Atrial Fibrillation: Treatable HCM Complication

A recent paper by doctors at Tufts University’s HCM Center found that transient episodes of atrial fibrillation (AF) are treatable and do not often progress to permanent AF.

This study found that AF was not a frequent cause of death by heart failure or sudden cardiac arrest.  However, the researchers identified AF as an important cause of stroke in HCM patients.  Therefore, they recommend a low threshold for starting HCM patients on anti-coagulants following an initial AF episode.

Researchers in this study analyzed statistics from 1558 HCM patients, 20% of whom experienced AF.  74% experienced only sporadic episodes, while 26% went on to develop permanent AF.

At the time of publication, 91% of the 277 of the patients included in the sample were still alive and between the ages 49 and 75 years old.

 

 

Could Your Fitbit Detect AFib?

The same Fitbit you wear to count your steps may soon have an additional purpose:  it could detect atrial fibrillation.

Atrial fibrillation is an irregular heartbeat which could cause a stroke if not properly treated.  Yet, it often goes unnoticed by a person experiencing it.

According to this story in Time, Fitbit is  developing software which would enable its existing trackers to detect afib, and thus allow time for appropriate action before it is too late.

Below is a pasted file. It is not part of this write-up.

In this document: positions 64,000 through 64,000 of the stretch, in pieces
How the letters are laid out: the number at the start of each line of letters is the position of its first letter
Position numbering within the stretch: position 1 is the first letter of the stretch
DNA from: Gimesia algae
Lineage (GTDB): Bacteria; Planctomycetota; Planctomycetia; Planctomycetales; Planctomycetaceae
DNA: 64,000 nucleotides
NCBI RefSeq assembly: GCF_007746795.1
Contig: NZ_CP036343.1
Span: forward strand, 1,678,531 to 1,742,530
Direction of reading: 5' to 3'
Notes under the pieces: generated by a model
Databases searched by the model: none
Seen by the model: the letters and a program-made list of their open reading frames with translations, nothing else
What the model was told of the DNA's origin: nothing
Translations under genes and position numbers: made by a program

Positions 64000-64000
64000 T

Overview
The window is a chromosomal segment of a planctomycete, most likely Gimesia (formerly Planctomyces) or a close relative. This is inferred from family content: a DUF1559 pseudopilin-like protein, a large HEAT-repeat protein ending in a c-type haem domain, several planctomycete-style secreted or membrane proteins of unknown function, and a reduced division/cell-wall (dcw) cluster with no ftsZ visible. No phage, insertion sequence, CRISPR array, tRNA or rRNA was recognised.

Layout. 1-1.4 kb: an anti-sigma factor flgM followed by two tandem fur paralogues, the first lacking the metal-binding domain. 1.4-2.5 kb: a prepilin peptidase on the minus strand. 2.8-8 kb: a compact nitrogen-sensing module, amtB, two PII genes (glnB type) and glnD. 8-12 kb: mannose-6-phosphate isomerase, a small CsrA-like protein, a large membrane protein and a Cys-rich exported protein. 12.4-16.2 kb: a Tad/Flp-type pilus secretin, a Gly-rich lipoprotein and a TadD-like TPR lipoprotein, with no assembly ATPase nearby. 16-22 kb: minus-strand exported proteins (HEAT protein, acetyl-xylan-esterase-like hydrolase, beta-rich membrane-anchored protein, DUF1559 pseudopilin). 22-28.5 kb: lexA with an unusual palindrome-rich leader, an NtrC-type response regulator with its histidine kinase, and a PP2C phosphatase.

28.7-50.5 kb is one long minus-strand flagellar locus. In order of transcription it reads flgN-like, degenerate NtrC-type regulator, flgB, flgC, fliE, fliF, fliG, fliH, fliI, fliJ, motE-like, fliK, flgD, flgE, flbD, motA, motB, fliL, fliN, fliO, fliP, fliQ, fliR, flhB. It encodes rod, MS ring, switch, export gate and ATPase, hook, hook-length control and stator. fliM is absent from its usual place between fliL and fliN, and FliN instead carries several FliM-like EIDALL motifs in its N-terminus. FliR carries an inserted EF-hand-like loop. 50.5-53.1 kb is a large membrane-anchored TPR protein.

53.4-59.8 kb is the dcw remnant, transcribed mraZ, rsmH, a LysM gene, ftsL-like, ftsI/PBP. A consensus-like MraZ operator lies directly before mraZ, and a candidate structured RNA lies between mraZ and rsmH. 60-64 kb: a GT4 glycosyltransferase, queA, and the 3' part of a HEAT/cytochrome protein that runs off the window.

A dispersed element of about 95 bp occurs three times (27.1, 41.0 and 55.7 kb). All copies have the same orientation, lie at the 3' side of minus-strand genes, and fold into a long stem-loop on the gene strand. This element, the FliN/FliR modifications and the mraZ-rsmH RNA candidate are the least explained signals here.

This technology could be of great benefit to heart patients.  Not only does the Fitbit encourage you to exercise, it might just save your life!

Aspirin May Cause More Harm than Good in Afib

According to new research presented at last week’s meeting of the Heart Rhythm Society, aspirin is not effective in preventing strokes in patients with atrial fibrillation, and in some instances may actually do more harm than good.

Note that previous studies have demonstrated that aspirin is not effective in preventing strokes from Afib.

In fact, the study, led by Dr. Jared Bunch from Intermountain Healthcare system, Salt Lake City, UT, found that patients who were prescribed aspirin following catheter ablation procedures to treat atrial fibrillation were significantly more likely to suffer gastrointestinal or genitourinary bleeding than those who took other anticoagulants like warfarin, or those who received no treatment at all.

For more, see these articles from  Medical News Today  and Science Times (with link to video).

 

Can Your Apple Watch Spot Afib?

According to preliminary data presented this week at the Heart Rhythm Society’s annual meeting, the Apple watch. together with an app called Cardiogram, spots atrial fibrillation with 97% accuracy. 

Start-up tech company Cardiogram paired up with electrophysiologists at the University of California, San Francisco to try out the technology on patients awaiting cardioversion for atrial fibrillation.  51 patients at UCSF agreed to wear Apple Watches during their cardioversion procedures.